Photos of 4-year-old Suri Cruise with her feet adorned with self-applied magic-marker tattoos are drawing more than a few mommy drive-byes from commenters who are taking Tom Cruise and Katie Holmes to task for being so lax with their little girl.
Relax, people. Kids are washable, remember? And what little kid hasn't scribbled on his or herself before?
Suri's artwork extends all the way up her legs (I think US Weekly calling it "henna like" is a bit of a stretch), so maybe they're supposed to be tights rather than tattoos. But what they really are is a sign that this little celebrity might just be a normal little kid when she's away from the paparazzi and gossip rags.
While on a family vacation about 10 years ago, my mother-in-law gave our then 5- and 3-year-old girls some washable markers to play with. The girls had a blast drawing on mustaches and beards, scribbling on their chests and armpits, and finally parading around the room singing, "We are men! We are meeeeennnnn!" We laughed and took pictures and had them pose with their baby brother, who grinned while holding markers in each hand. Then, we had to get ready to go somewhere, and so we grabbed baby wipes to clean up the girls.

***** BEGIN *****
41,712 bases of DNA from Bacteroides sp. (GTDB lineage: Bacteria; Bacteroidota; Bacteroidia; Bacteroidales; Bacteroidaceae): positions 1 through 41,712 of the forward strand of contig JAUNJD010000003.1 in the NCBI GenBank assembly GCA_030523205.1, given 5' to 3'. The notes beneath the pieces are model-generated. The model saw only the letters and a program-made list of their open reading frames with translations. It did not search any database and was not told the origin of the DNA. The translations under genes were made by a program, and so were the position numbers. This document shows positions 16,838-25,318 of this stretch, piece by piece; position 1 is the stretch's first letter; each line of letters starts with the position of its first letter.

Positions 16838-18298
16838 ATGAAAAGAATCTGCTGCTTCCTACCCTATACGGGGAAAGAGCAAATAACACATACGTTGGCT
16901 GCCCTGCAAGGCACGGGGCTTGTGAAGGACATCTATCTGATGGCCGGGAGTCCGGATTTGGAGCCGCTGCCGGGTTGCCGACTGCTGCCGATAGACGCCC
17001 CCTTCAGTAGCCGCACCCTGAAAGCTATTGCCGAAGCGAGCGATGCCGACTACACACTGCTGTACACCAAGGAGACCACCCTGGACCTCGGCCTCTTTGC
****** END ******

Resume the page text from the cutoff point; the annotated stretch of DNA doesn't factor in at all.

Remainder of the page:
"Washable"? Not so much. Sure, it might wash off things like walls or clothes, but off of children? Um...no. We put them in the bathtub and scrubbed repeatedly, but they still went to dinner with very noticeable traces of magic-marker mustache on their little faces. For the next few days, in fact. Sure, I was a bit embarrassed by the looks shot my way, but then again, the step parenting thing was still very, very new to me, so I might have been imagining the censure rather than actually seeing any. And in the end I was just glad that they had drawn on themselves and not on any hotel furniture.
What havoc has your child wrought with a magic marker? And what did you do about it?
Lylah M. Alphonse is a Globe staff member and mom and stepmom to five kids. She writes about juggling career and parenthood at The 36-Hour Day and blogs at Write. Edit. Repeat. E-mail her at email@example.com and follow her on Twitter @WriteEditRepeat.